This probably explains why chameleons such as David Bowie or Madonna have remained in the public eye. David Beckham continues to be a source of intrigue to people not remotely interested in football on account of his good looks, new tattoos, children with silly names; Pete Doherty’s music is unremarkable, but his litany of drug offences and failed court appearances have assumed a narrative of their own; the case with Amy Winehouse is similar in that she is now less famous for her songs, but appeals to the template of the ‘troubled rock star’, forever falling out of nightclubs. And when Doherty and Winehouse die, which the tabloids assume will be sooner rather than later, they will be famous for being dead. Like Sid Vicious, who couldn’t play a note, their musical talent will be largely forgotten. The reason why popular culture idolises rock stars who die young is because popular culture fetishises youth and fame for the same reasons: they both represent energy and evanescence and negate history, age and guile.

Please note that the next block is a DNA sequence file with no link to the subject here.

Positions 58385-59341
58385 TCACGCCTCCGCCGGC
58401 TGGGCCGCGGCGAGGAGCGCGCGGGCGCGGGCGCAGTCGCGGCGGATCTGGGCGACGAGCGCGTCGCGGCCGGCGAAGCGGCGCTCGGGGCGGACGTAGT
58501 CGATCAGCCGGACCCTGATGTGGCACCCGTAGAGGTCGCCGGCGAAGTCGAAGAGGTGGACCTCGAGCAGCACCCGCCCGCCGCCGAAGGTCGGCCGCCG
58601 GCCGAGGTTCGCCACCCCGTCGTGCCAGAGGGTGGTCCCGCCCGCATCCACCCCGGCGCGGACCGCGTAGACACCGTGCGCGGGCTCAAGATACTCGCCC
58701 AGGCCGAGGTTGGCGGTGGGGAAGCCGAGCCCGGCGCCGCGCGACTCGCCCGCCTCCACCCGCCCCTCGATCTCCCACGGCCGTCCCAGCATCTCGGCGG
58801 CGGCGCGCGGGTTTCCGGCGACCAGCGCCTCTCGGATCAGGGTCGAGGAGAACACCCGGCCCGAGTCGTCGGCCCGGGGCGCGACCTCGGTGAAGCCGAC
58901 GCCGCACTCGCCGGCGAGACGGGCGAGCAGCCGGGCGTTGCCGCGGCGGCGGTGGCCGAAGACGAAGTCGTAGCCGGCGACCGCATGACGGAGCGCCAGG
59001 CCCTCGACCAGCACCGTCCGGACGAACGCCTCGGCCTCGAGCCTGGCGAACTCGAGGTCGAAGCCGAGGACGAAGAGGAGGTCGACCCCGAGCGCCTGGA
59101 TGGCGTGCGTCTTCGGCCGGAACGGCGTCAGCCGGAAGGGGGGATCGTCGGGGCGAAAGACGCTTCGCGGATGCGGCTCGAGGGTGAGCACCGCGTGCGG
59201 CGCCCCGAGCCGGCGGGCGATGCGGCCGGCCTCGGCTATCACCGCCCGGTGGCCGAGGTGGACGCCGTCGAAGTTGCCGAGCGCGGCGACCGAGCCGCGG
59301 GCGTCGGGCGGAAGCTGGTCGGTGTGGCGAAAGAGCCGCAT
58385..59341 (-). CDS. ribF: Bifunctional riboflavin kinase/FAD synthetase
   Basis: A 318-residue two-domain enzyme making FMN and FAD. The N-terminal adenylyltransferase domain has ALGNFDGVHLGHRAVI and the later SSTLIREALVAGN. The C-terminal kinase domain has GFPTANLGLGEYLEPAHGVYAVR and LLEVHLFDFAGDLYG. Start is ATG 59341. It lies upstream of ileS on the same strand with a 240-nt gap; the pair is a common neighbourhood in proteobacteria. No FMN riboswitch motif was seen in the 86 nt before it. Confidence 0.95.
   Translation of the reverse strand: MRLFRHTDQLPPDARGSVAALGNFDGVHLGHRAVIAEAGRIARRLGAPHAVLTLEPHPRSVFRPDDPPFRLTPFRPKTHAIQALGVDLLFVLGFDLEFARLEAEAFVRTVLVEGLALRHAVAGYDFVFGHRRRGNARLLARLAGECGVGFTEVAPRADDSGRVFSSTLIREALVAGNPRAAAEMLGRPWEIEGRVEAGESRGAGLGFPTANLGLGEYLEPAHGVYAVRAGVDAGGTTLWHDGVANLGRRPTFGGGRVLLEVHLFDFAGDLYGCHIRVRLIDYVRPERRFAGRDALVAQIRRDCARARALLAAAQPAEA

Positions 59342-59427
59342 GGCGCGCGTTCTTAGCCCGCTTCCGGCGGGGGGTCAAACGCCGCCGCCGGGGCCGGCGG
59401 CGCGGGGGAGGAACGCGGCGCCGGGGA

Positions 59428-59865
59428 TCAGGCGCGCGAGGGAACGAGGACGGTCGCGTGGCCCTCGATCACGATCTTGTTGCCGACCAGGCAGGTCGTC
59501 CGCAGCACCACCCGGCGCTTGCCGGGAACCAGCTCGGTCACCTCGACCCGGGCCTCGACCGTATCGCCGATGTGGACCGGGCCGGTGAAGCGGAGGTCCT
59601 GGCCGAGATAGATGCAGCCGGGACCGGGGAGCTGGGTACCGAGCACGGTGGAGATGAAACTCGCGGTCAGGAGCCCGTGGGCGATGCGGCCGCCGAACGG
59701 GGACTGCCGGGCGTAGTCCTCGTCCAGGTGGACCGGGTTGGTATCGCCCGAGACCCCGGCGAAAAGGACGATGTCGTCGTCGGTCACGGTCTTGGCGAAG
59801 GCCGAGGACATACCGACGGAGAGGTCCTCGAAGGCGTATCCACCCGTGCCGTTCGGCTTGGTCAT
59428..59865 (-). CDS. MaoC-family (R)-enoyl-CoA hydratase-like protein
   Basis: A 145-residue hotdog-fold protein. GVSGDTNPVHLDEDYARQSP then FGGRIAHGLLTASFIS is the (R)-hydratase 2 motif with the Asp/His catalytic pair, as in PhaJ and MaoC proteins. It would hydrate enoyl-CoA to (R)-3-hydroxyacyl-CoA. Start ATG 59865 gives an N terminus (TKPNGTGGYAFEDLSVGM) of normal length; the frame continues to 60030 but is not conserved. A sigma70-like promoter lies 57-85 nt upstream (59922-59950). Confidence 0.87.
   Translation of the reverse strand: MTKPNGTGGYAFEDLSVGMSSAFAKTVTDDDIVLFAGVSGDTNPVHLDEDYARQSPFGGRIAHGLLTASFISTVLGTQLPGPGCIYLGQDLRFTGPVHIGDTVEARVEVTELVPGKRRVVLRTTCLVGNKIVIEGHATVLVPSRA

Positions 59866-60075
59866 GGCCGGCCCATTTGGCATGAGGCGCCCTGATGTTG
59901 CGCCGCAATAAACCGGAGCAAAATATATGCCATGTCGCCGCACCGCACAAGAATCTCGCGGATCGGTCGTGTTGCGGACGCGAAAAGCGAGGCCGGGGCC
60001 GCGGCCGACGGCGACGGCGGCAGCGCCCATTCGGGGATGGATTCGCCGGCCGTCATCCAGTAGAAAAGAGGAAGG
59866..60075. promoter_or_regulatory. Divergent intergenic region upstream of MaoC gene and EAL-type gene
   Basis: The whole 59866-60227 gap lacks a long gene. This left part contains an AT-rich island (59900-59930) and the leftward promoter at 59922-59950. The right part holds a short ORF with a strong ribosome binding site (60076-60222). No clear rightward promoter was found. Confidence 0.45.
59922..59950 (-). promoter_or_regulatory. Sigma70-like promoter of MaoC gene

Chang and End: challenging the autonomous self?
This work is full of rich anecdotes, and unsurprisingly learned, given that Mark Borkowski is a PR man himself, having represented the likes of Michael Jackson, Diego Maradona, Mikhail Gorbachev, Eddie Izzard and the Bolshoi Ballet. It should be regarded as the canonical chronology of the history of the fame industry. But it is not the authoritative assessment of the subject matter, for it only tells us how, and not why. The story is devoid of historical and cultural context. This was not Borkowski’s principal remit, but it would be good to know: what was the lurid appeal for leering at bearded ladies, dog-faced boys and ‘Siamese Twins’ in the 19th century?